Sunday, August 16, 2009

Favorite Teachers...

Clara B. Walker. My third-grade teacher. I remember her distinctly - a robust, African-American woman with a jolly laugh who loved children and her job. She suffered with us through our struggles and celebrated our triumphs - not only with our curriculum - but in our lives. I recall her stopping by my home for a visit because she "happened to be in the neighborhood." She made it a point to visit all of her students. Becoming acquainted with our home lives and situations helped her to understand her students. She was my favorite teacher and her fingerprints have left their indelible mark in shaping the person that I am today.

I thought of Mrs. Walker recently during my visit to West Virginia where I met the fine teachers of Greenbank, Hillsboro and Marlinton at the 2009 Summer Reading Academy. I had been invited to perform a special reading of The Angry Thunderstorm and to introduce the curriculum for the book with the Reading Instruction Co. I was very honored to have been asked to present the book to such an extraordinary group.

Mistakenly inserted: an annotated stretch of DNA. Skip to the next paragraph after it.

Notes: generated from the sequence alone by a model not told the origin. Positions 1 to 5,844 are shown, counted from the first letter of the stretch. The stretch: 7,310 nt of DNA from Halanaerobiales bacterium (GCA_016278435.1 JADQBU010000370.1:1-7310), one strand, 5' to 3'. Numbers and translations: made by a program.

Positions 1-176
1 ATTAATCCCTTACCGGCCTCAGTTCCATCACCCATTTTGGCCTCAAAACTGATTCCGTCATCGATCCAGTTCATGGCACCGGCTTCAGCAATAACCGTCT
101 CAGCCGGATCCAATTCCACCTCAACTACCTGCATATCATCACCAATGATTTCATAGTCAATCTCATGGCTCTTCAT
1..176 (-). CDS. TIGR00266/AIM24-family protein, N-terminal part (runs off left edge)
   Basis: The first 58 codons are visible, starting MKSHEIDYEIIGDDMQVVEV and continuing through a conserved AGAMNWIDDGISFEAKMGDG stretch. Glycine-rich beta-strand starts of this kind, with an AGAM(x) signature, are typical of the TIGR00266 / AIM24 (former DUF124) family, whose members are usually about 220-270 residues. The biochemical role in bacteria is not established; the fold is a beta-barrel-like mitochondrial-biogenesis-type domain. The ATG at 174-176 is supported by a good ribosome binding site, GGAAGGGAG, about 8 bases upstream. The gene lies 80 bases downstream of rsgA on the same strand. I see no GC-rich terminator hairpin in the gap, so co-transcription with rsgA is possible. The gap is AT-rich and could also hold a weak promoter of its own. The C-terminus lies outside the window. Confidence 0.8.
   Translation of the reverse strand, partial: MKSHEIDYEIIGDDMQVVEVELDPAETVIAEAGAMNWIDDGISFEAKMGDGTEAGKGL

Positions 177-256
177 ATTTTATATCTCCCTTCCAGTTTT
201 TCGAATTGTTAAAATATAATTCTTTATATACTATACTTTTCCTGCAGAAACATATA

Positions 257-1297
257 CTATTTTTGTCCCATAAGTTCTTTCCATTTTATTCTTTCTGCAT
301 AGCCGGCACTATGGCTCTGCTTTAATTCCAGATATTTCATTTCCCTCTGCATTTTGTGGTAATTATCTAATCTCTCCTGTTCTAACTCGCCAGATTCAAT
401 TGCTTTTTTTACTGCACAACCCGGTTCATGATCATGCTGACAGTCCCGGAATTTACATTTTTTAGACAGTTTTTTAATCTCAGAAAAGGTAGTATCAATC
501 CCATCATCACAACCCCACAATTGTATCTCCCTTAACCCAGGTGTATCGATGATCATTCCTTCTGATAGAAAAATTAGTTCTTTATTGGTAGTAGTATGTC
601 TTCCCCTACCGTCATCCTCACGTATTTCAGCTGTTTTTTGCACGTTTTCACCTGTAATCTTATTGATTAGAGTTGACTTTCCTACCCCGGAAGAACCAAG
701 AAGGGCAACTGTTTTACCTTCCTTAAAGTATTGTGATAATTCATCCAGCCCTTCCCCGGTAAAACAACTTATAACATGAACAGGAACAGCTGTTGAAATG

I am not an educator. In fact, I am probably the worst candidate there could possibly be for this role. I love children and love entertaining them. However, teaching requires great patience and the ability to articulate and adapt for different learning types. Listening to the conversations during the professional development sessions, it was clear that, while I have always remembered Mrs. Walker fondly, I never appreciated her (as well as the other teachers who taught me) as much as I should have.

What struck me and took me back to my third-grade teacher was the level of passion these teachers have for their communites, their schools and their students. Their conversations ranged from shared struggles to sure-fired strategies that were working in the classroom - a collaborative group effort where nobody had the corner on the smarts. Instead, the only focus was becoming better advocates and teachers and developing strong readers. I was touched by both their experiences and their dedication to their profession - a profession that is built on a solid purpose beyond making money.

Thank you, Pocahontas County, for having me at your Summer Reading Academy. I am grateful for having had the pleasure and for the trip down memory lane. I am going to try and locate Mrs. Walker and see if she is up for a visit. I would love to personally tell her thank you.

1 comment:

  1. Good teachers are a national treasure, too bad we don't pay them as though they were!